By Peter Barry Chowka
There are many angles to the ongoing Roseanne Barr controversy, but this one caught my attention: Last Tuesday afternoon, about twelve hours after Roseanne tweeted and quickly deleted her comments about Valerie Jarrett that almost instantly eviscerated her TV career, a Twitter user named Josh Cornett tweeted this:
BREAKING: According to sources ABC President Channing Dungey had a long conversation via phone with former First Lady Michelle Obama before deciding to cancel the Roseanne show. Michelle Obama was reportedly enraged and insisted an apology was inadequate……developing
The tweet’s sparse style was reminiscent of a headline or a tweet by Matt Drudge. It was slow to trend but around 9:32 PM PT Tuesday Roseanne retweeted someone who had retweeted Cornett’s tweet. The retweeter had added “This makes alot more sense then [sic] most things…” A few minutes later, Roseanne herself retweeted Cornett’s original tweet, and asked “is this true?”
During the next two days, Wednesday and Thursday, Cornett’s tweet, thanks to Roseanne retweeting it, became a headline story around the world. Fox News on Wednesday was one of the first MSM sources to report it and to include the essence of the tweet in the story’s headline:
Roseanne Barr says she may fight ABC firing, retweets claim Michelle Obama was behind ouster
Cornett’s tweet was one of many from Roseanne’s fans that she cited as the inspiration for her to challenge ABC’s decision after her initial apologies and mea culpas, which failed to save her show.
By Thursday, numerous U.S. media outlets as well as a number in the UK and Australia picked up on the story. The Daily Mail (London), for example, seized on Roseanne’s retweet of Cornett’s tweet in its lengthy, multi-media story that included a clip from a British TV show where the controversy was discussed at some length.
As one might imagine, close to 100% of the reporting on Roseanne Barr and her toxic tweet reflected the “me too” school of journalism that currently dominates almost all reporting. Think: pack journalism and endlessly repeated words like “racist,” “conspiracy theory,” “unsourced,” and so on. Meanwhile, no one appears to have reached out to Cornett, the author of the tweet. He was simply the foil for the media to pile on Roseanne.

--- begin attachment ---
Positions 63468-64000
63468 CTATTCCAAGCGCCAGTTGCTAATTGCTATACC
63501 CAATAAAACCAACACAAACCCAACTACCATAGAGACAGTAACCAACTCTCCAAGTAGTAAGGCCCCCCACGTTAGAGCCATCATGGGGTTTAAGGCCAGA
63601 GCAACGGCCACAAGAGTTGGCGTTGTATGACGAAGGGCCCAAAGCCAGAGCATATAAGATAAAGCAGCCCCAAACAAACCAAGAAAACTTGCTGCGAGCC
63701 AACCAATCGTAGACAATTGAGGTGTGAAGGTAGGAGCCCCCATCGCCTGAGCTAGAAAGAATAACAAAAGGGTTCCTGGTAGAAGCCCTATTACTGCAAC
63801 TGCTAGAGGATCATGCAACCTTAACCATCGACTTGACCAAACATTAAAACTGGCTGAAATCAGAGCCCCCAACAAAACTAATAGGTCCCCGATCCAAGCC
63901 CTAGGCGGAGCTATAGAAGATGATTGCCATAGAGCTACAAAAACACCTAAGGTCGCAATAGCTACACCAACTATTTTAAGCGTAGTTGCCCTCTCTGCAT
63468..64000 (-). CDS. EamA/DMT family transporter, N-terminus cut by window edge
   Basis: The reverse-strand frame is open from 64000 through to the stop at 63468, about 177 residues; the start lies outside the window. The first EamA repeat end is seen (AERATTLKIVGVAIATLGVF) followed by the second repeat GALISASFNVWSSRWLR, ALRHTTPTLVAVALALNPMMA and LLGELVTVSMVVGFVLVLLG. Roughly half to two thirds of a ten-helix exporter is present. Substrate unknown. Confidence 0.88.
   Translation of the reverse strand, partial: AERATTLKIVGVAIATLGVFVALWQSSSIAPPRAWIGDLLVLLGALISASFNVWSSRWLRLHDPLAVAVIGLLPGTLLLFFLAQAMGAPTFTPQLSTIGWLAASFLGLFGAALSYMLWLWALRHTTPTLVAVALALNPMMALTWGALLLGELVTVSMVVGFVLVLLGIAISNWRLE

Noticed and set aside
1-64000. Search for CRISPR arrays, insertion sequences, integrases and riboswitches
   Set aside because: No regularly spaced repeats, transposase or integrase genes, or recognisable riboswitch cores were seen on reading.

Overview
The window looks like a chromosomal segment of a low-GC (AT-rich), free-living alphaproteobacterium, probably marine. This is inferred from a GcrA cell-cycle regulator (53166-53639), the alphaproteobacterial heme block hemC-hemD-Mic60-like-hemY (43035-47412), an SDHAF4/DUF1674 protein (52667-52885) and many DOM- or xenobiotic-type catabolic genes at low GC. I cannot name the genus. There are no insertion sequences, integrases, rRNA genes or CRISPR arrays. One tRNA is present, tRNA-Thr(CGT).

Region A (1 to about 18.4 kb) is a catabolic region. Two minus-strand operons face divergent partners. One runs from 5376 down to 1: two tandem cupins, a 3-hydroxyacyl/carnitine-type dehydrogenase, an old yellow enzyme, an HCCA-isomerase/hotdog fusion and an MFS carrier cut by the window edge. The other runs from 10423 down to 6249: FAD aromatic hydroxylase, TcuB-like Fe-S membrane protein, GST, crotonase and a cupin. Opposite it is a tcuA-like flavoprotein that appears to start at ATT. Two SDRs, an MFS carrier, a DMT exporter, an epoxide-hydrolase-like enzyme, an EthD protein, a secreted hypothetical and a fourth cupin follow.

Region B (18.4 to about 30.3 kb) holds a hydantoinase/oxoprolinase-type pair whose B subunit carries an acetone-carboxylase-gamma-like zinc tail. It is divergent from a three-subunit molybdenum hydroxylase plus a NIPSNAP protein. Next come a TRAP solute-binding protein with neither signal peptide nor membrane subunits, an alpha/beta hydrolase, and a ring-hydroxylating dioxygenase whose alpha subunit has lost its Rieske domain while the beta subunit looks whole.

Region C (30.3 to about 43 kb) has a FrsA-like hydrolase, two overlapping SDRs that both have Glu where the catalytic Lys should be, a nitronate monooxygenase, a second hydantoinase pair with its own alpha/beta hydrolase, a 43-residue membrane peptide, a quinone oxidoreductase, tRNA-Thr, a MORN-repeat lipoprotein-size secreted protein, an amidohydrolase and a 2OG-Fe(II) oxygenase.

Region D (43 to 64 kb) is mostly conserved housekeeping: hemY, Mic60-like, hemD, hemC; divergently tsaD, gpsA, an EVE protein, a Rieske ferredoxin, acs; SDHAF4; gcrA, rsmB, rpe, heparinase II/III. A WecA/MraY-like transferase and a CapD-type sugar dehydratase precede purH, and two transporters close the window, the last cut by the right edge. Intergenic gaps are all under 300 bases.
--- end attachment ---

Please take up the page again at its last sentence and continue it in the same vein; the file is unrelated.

I reached out to Cornett. It wasn’t hard to do. His Twitter account displayed a “message” icon meaning he could be contacted by anyone on Twitter.
Early Thursday morning, I sent Cornett a direct message on Twitter. I asked him if he could clarify his unnamed source(s) for his tweet claiming that Michelle Obama had called ABC TV president Channing Dungey and demanded that Roseanne be fired. He replied a few hours later and, as I expected, he declined to identify a source.
Can’t tell you the source, but I stand by it and put my name on it. The Obamas’ ire directed at Roseanne dates back several days before the infamous “Tweet.” Apparently they were outraged about Roseanne ridiculing their Netflix deal and it snowballed from there. SEVERAL PHONE CALLS were made.
So, according to Cornett, the plot had thickened: “Several phone calls were made.” I asked if these additional phone calls came before or after Roseanne’s infamous May 29 tweet.
The majority of the calls were before the VJ [Valerie Jarrett] tweet, they were addressing concerns over Roseanne’s Netflix tweets. Can’t confirm to who or by who. . . word of these calls may have actually been the inspiration for Roseanne’s VJ tweets. Did VJ make the Netflix calls? The firing conversation was definitely between MO [Michelle Obama] and Channing.
I next asked Cornett for some biographical information about himself. There are a lot of people out there named “Josh Cornett” – including one who works in the entertainment industry and has a single credit at the Internet Movie Data Base (IMDb). Cornett replied to me on the record: